Applicant and the 1st, 5th, 6th, 7th, 8th, 9th, 10th and 11th are the children of the deceased and hence beneficiaries in his estate. There are other children of the deceased who have since died. Applicant contends that he and the children of the deceased siblings were not consulted and did not consent to the sale of the property. He says he and such children did not receive a share from the proceeds of the sale of the property.
It is alleged that the Master did not conduct a due inquiry before issuing a section 120 authority, it is contended that if she had done so he would have realized that not all beneficiaries had been consulted and consented to the sale, and that the value of the property was not established on the date the certificate was issued. It is against this background that applicant has launched this application seeking the relief mentioned above.
Each side made every effort to outdo the other side on the basis of preliminary points. At the commencement of the hearing I informed the parties that I shall adopt a holistic approach. This approach avoids a piece-meal treatment of the matter, and the preliminary points are argued together with the merits, but when the court retires to consider the matter it may dispose of the matter solely on the basis of the preliminary points despite that they were argued together with the merits. I now turn to consider the preliminary points taken by the parties.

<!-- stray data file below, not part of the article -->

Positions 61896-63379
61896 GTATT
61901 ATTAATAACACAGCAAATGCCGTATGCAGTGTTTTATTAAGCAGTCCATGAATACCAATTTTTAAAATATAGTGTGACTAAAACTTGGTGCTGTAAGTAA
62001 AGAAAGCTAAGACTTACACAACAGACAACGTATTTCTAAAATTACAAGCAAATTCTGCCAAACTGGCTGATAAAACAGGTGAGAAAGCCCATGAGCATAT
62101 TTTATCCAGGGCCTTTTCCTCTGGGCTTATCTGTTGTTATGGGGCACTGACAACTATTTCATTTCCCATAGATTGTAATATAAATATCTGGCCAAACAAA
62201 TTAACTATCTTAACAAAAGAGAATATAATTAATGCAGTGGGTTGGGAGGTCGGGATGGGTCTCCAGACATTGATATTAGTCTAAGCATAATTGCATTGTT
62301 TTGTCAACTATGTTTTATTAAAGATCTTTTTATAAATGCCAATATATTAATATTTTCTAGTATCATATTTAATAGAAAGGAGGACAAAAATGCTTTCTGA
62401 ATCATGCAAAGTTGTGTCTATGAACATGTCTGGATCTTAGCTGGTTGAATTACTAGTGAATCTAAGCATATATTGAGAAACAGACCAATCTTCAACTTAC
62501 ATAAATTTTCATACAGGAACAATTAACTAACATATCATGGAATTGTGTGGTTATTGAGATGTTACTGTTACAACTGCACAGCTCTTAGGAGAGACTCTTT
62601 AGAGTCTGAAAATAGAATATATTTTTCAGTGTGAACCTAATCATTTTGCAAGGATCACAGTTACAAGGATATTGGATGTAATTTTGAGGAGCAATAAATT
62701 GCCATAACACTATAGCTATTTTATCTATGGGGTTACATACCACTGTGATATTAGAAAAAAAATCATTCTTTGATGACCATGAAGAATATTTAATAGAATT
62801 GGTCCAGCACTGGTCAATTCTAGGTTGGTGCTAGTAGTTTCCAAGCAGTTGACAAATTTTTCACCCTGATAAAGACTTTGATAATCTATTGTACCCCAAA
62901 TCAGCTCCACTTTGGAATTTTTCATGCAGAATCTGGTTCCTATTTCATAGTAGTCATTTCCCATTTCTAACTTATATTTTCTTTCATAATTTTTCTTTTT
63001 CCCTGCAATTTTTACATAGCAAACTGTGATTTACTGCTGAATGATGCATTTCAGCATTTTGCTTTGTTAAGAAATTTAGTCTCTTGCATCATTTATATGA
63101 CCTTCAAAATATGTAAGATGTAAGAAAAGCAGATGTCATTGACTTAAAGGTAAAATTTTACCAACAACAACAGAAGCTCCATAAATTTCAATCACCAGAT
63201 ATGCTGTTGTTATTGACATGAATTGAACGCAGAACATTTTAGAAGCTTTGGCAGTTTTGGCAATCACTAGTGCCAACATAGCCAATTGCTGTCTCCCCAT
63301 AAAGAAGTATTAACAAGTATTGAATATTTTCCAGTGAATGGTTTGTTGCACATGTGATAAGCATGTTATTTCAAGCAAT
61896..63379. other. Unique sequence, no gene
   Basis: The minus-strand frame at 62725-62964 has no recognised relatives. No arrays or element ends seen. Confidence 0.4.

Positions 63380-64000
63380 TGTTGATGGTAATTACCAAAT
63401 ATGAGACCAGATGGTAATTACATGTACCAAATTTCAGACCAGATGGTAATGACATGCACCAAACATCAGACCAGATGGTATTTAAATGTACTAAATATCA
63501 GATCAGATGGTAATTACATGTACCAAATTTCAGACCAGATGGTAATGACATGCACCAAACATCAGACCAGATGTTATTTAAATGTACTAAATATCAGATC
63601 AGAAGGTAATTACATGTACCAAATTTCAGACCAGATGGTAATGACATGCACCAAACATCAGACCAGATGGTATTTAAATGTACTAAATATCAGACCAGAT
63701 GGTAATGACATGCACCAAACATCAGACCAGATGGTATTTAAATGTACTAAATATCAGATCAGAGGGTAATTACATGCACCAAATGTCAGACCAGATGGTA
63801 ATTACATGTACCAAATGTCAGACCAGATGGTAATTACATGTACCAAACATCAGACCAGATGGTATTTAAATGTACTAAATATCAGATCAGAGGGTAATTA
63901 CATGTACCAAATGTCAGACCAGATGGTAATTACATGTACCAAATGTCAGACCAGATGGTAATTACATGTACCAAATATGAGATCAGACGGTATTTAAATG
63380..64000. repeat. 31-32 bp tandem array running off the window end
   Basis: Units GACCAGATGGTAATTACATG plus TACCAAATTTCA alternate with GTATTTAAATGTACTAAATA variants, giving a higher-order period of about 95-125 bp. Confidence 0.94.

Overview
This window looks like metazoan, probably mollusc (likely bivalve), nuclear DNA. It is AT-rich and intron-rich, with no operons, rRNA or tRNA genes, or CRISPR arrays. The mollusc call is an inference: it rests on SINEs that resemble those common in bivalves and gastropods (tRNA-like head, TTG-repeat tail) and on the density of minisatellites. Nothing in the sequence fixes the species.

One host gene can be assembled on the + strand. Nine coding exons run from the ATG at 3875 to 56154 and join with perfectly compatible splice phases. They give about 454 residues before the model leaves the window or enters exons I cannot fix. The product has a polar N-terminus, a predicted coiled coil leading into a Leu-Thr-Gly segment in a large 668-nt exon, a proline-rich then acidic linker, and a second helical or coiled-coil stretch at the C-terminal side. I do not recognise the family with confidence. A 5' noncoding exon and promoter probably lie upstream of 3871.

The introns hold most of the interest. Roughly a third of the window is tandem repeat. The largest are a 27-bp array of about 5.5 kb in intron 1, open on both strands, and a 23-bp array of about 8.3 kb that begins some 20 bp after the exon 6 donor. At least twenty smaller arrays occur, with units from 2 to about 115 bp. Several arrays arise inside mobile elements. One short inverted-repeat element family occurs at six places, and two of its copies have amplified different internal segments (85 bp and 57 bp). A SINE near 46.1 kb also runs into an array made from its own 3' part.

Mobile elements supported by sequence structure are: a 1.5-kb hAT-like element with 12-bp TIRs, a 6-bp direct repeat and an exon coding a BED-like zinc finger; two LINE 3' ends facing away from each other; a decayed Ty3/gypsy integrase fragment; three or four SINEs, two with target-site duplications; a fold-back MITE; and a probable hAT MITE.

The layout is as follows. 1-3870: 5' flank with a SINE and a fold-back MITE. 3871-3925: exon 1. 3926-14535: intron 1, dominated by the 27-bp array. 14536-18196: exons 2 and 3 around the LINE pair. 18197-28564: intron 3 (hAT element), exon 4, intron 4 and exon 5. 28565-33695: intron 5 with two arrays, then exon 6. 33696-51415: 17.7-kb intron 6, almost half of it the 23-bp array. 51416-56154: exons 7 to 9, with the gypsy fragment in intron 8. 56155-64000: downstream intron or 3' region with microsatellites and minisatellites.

Preliminary points taken by the applicant
Applicant raised two preliminary points viz first that there is no notice of opposition filed by the 2nd respondent, and the matter must be considered on the basis that it is not opposed. Second that 2nd respondent’s heads of argument were not filed in compliance with the rules of court, and therefore they are not properly before court.
Applicant contends that the notice of opposition filed by 2nd respondent is not in compliance with rule 233(1) of the High Court Rules, 1971, it is invalid. It is argued that the notice of opposition being invalid there is no opposition and the 2nd respondent in barred in terms of rule 233(3) of the rules. It is contended that there being no notice of opposition the application is unopposed.
The basis of this preliminary point is that the notice of opposition is not in compliance with rule 233(1) of the rules, which provides that the respondent shall be entitled, within the time given in the court application in accordance with rule 232, to file a notice of opposition in Form No. 29A, together with one or more opposing affidavits. In terms of Form 29A a notice of opposition must be signed by the respondent or his legal practitioner and addressed to the Registrar of this court and copied to the applicant or his legal practitioner. Applicant’s complaint is that 2nd respondent’s notice of opposition was not addressed to him as the applicant.